On top of the new tax, UAE residents looking at their spending projections for 2018 should factor in inflation, which the IMF projects will be an average of 2.9 per cent in 2018 and 2.5 per cent in 2019.

And don’t expect your boss to reward you with a salary increase next year to help you balance your budgets. “Companies will themselves be facing the additional cost of making sure they are VAT compliant, and there is always pressure for businesses to improve their bottom line profitability,” says Ms Martin.

But it is not all bad news. The overall cost impact is likely to be only around 1.5 per cent for most families, according to Ms Martin, given that their biggest outgoings – education, residential rent and overseas travel – will be zero rated or exempt.

There are 160 countries in the world that currently implement VAT, but most of these charge far more than the 5 per cent being introduced in the UAE. The average VAT rate in Europe is 20 per cent, which is about 5 percentage points higher than the global average.

Clementina Kongslund, who runs Nordic Fairyland, an online store in Dubai, comes from Romania, where VAT is 19 per cent; her husband is from Denmark, where VAT is charged at 25 per cent. “Salaries are better here in the UAE than back home, otherwise we wouldn’t stay,” she says. “VAT won’t affect my way of shopping.”

While VAT will affect everyone, lower income residents could be more affected by price rises. Faisal Ashraf is a Bangladeshi, who runs a small air conditioning business in Abu Dhabi, Al Shakline AC, which is already running losses. He believes that VAT will be “a disaster” for his employees, who earn an average salary of Dh1,500 a month.

“They roughly save around Dh900 of that, and the VAT will make their savings very low,” he says. “The men won’t be able to send enough money to their families back home.”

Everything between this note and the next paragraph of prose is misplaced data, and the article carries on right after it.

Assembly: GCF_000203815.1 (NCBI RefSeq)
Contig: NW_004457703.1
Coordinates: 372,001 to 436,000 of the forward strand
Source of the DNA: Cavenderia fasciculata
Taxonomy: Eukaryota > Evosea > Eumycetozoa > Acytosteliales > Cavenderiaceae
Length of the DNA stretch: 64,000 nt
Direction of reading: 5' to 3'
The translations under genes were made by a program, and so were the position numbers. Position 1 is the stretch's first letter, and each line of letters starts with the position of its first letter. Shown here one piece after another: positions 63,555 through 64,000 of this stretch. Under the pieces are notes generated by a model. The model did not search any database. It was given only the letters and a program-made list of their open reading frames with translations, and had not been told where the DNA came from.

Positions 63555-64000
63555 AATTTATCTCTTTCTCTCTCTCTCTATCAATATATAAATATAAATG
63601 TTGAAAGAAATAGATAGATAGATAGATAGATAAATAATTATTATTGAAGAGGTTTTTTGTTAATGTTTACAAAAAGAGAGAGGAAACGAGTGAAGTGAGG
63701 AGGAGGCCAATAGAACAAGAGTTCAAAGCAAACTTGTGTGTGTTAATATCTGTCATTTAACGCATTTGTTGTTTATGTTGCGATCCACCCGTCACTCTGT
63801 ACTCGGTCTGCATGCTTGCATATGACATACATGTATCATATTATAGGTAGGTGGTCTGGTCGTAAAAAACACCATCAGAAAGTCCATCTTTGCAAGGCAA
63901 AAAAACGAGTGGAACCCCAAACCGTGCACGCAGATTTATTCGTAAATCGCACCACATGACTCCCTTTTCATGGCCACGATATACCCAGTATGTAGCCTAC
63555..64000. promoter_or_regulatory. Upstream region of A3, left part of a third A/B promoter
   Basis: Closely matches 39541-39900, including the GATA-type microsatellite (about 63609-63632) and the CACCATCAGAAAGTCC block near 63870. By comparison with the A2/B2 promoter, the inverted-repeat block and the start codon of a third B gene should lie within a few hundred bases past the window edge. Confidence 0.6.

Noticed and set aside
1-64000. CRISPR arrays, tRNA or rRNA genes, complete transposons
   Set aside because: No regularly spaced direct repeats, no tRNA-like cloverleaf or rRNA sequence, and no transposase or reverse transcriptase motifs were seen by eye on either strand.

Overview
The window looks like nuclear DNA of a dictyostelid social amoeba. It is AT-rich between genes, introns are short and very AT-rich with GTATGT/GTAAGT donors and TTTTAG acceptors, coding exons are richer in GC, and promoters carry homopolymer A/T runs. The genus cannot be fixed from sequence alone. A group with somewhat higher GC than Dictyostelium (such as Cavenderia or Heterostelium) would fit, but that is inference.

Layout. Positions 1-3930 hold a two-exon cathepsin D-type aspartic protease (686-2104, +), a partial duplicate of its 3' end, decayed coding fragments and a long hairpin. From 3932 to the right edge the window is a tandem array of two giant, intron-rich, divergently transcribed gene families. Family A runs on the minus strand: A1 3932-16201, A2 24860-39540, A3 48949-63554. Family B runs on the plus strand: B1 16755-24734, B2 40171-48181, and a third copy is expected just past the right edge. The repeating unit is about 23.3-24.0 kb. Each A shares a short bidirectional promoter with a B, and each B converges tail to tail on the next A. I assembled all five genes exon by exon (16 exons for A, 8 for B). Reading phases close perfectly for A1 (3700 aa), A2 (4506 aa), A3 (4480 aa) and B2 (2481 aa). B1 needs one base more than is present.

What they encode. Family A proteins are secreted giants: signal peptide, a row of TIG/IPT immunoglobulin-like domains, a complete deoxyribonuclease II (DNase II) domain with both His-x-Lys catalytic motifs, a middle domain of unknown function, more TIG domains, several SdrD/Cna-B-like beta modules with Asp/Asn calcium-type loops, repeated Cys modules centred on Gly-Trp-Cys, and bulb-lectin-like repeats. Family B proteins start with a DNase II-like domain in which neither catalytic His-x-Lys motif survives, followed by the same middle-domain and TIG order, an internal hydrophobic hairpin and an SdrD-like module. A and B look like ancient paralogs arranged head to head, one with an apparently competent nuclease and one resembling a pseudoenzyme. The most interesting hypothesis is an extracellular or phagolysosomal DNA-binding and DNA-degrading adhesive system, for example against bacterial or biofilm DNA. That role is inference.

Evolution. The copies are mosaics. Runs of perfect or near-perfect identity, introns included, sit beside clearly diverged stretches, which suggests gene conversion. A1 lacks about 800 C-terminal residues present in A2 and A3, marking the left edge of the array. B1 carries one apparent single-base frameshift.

But Kelly Al Muhairi, a Welsh teacher married to a UAE national, is more complacent about changes on the horizon. “Life in the UAE is going to get more expensive, but it will still be cheaper than other countries,” says Ms Al Muhairi, who lives in Mohamed bin Zayed City. She has already started a personal drive to become thriftier with her money.

“I try to plan meals and take a packed lunch to work with me, which I will continue to do so when tax comes in,” she says. “I’m giving travelling to the UK for the winter break a miss this year. And since having children, I’ve cut down my nail salon trips, which are going to get more expensive.”

For some expats, the introduction of VAT is prompting them to consider reducing luxury spending, such as dining out in 2018. “Our lifestyle will have to change in a big way,” says South African housewife Ashleigh Roebuck, who lives in Abu Dhabi. “We’re planning on having more friends over in the garden, which is cheaper than brunch, and only one holiday a year home.”

Brunch is also an easy target for Sally Barnes, a Briton living in Abu Dhabi. “We will definitely reduce going out every Friday for brunch as we normally do; maybe we’ll just go out a maximum of twice a month,” she says.

Some residents say businesses appear to have already begun raising their prices, to cushion the VAT blow to customers come January 1.

Ana Claudia, a Russian beauty entrepreneur in Dubai, says she’s noticed price hikes when doing her grocery shopping.  “I’ve seen the prices rising since last month, for a few products by more than 10 per cent,” she says.

Donna Needs, an American corporate trainer in Dubai, says the introduction of VAT might affect the way she shops for groceries in particular. “I rarely look at prices when grocery shopping, but I might start being more frugal with my groceries,” she says.